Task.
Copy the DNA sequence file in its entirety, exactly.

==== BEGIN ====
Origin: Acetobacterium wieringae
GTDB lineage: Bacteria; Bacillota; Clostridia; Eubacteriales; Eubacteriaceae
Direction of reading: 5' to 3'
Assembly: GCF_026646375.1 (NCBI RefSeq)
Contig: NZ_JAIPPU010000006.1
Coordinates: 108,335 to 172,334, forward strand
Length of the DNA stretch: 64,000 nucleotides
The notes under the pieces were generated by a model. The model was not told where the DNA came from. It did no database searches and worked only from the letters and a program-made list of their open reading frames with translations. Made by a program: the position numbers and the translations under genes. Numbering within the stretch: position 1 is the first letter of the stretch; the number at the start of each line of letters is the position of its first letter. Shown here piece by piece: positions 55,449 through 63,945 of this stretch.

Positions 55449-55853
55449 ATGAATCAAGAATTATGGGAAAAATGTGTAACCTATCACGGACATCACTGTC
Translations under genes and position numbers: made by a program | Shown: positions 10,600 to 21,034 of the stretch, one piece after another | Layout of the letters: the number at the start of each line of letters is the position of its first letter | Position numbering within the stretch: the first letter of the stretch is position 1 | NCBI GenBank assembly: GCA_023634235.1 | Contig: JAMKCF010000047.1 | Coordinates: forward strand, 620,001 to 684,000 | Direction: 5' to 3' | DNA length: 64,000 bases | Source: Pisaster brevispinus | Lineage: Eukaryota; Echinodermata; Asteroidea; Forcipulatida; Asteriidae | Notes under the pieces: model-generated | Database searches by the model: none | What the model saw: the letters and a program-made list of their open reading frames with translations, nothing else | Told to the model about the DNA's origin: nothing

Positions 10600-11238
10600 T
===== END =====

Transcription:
Origin: Acetobacterium wieringae
GTDB lineage: Bacteria; Bacillota; Clostridia; Eubacteriales; Eubacteriaceae
Direction of reading: 5' to 3'
Assembly: GCF_026646375.1 (NCBI RefSeq)
Contig: NZ_JAIPPU010000006.1
Coordinates: 108,335 to 172,334, forward strand
Length of the DNA stretch: 64,000 nucleotides
The notes under the pieces were generated by a model. The model was not told where the DNA came from. It did no database searches and worked only from the letters and a program-made list of their open reading frames with translations. Made by a program: the position numbers and the translations under genes. Numbering within the stretch: position 1 is the first letter of the stretch; the number at the start of each line of letters is the position of its first letter. Shown here piece by piece: positions 55,449 through 63,945 of this stretch.

Positions 55449-55853
55449 ATGAATCAAGAATTATGGGAAAAATGTGTAACCTATCACGGACATCACTGTC
Translations under genes and position numbers: made by a program | Shown: positions 10,600 to 21,034 of the stretch, one piece after another | Layout of the letters: the number at the start of each line of letters is the position of its first letter | Position numbering within the stretch: the first letter of the stretch is position 1 | NCBI GenBank assembly: GCA_023634235.1 | Contig: JAMKCF010000047.1 | Coordinates: forward strand, 620,001 to 684,000 | Direction: 5' to 3' | DNA length: 64,000 bases | Source: Pisaster brevispinus | Lineage: Eukaryota; Echinodermata; Asteroidea; Forcipulatida; Asteriidae | Notes under the pieces: model-generated | Database searches by the model: none | What the model saw: the letters and a program-made list of their open reading frames with translations, nothing else | Told to the model about the DNA's origin: nothing

Positions 10600-11238
10600 T